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Bringing you news and commentary on solutions and strategies for protecting critical IT infrastructure in the context of your business.

Why Back to the Future Doesn’t Help Corporate Security

Posted August 29, 2011    Peter McCalister

I was recently at a convention where the DeLorian (the real one from Back to the Future!) was on display. With the doors up and open, the lights flashing, and the radio blaring, it took me right back to the movie and how awesome it would be if we could do what Marty McFly did. Although inadvertently, he went back in time and was able to influence actions and decisions that significantly improved his future. It would be awesome to go back, alter some pivotal decisions in my life, nip some bad habits in the bud, and make my future that much better. But personal life aside, think of how impactful it would be if companies were allowed to do the same.

With all of the data breaches being reported (we’ve talked about many of them right here on this blog), one thing becomes increasingly apprent. As more companies fall victim to this 21st century plague, understanding and preventing the misuse of privilege is becoming all the more important.

Most data breaches are caused by the misuse of privilege. Sometimes it’s an accidental thing wehre human error is to blame for the uploading of sensitive information to an outward facing web page. Other times it’s indirect- maybe an employee with root access inadvertently allows a malicious outsider to hijack their credentials and infiltrate a secured database. And every now and then it’s an intentional misuse of privilege that occurs- a disgruntled employee who is looking to cash in on company secrets. All of these are realities that executives wish they could go back in time and prevent.

Unfortunately, there is no such thing as a time traveling DeLorean. The only way to fix things is to prevent them now. It is time to act in the name of corporate security.

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Additional articles

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How to Audit VMware ESX and ESXi Servers Against the VMware Hardening Guidelines with Retina CS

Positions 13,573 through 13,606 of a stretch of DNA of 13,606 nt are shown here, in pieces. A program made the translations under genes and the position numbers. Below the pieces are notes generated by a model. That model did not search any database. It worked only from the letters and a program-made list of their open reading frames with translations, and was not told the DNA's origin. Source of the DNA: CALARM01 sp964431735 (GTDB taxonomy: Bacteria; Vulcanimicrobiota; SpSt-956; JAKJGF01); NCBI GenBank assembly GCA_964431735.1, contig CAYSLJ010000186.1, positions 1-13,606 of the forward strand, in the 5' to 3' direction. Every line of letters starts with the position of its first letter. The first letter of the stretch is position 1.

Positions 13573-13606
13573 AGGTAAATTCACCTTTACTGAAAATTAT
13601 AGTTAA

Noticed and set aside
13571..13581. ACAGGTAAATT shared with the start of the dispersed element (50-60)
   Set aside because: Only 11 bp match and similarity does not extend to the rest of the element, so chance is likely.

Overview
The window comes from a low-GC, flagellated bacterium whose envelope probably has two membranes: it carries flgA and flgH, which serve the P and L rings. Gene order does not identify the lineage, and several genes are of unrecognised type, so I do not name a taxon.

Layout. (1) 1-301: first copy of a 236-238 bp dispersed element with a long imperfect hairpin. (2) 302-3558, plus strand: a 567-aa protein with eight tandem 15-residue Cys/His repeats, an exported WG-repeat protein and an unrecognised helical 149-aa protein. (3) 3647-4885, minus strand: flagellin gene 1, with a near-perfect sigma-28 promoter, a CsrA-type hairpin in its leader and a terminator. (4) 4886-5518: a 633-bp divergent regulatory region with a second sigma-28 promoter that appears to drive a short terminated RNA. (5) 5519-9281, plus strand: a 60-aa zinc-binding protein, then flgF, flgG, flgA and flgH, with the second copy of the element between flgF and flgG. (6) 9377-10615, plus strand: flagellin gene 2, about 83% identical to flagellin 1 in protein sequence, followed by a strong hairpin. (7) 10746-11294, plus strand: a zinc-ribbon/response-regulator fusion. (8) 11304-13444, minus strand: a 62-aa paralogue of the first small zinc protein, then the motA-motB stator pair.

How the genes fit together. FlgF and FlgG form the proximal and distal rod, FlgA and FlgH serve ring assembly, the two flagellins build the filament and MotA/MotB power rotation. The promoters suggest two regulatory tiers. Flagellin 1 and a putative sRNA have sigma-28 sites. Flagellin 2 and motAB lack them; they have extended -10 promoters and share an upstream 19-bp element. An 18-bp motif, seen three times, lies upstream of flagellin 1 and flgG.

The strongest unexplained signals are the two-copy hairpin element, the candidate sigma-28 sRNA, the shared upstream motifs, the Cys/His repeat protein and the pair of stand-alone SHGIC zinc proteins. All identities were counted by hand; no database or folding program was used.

Posted February 27, 2015    BeyondTrust Research Team

Retina CS Enterprise Vulnerability Management has included advanced VMware auditing capabilities for some time, including virtual machine discovery and scanning through a cloud connection, plus the ability to scan ESX and ESXi hosts using SSH. However, in response to recent security concerns associated with SSH, VMware has disabled SSH by default in its more recent…

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Privileged Passwords: The Bane of Security Professionals Everywhere

Posted February 19, 2015    Dave Shackleford

Passwords have been with us since ancient times. Known as “watchwords”, ancient Roman military guards would pass a wooden tablet with a daily secret word engraved from one shift to the next, with each guard position marking the tablet to indicate it had been received. The military has been using passwords, counter-passwords, and even sound…

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Privileged Account Management Process

In Vulnerability Management, Process is King

Posted February 18, 2015    Morey Haber

You have a vulnerability scanner, but where’s your process? Most organizations are rightly concerned about possible vulnerabilities in their systems, applications, networked devices, and other digital assets and infrastructure components. Identifying vulnerabilities is indeed important, and most security professionals have some kind of scanning solution in place. But what is most essential to understand is…

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